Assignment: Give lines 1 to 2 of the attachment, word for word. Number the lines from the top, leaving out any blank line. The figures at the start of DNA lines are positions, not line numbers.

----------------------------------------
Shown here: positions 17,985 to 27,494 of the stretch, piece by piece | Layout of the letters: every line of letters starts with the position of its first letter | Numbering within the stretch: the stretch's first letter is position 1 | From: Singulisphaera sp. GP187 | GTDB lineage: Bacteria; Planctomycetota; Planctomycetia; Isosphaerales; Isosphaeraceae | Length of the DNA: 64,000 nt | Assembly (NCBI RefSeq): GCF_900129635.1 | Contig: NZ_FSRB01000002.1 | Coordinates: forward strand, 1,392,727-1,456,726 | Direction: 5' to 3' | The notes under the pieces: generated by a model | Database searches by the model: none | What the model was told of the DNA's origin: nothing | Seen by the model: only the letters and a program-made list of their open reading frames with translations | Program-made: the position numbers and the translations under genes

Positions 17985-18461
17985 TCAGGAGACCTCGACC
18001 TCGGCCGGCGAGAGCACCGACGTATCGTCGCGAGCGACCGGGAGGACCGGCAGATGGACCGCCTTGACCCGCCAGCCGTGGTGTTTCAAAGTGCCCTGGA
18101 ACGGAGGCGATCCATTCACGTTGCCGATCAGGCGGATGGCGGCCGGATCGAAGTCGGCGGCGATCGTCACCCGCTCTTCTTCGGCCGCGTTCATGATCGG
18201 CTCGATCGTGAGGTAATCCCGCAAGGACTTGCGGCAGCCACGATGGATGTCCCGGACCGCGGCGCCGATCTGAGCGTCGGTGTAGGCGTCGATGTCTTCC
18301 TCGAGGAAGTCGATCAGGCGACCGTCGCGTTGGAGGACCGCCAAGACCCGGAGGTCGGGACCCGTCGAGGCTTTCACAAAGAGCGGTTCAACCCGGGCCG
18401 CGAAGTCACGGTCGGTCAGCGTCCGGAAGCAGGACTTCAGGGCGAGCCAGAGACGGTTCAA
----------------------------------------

Shown here: positions 17,985 to 27,494 of the stretch, piece by piece | Layout of the letters: every line of letters starts with the position of its first letter | Numbering within the stretch: the stretch's first letter is position 1 | From: Singulisphaera sp. GP187 | GTDB lineage: Bacteria; Planctomycetota; Planctomycetia; Isosphaerales; Isosphaeraceae | Length of the DNA: 64,000 nt | Assembly (NCBI RefSeq): GCF_900129635.1 | Contig: NZ_FSRB01000002.1 | Coordinates: forward strand, 1,392,727-1,456,726 | Direction: 5' to 3' | The notes under the pieces: generated by a model | Database searches by the model: none | What the model was told of the DNA's origin: nothing | Seen by the model: only the letters and a program-made list of their open reading frames with translations | Program-made: the position numbers and the translations under genes

Positions 17985-18461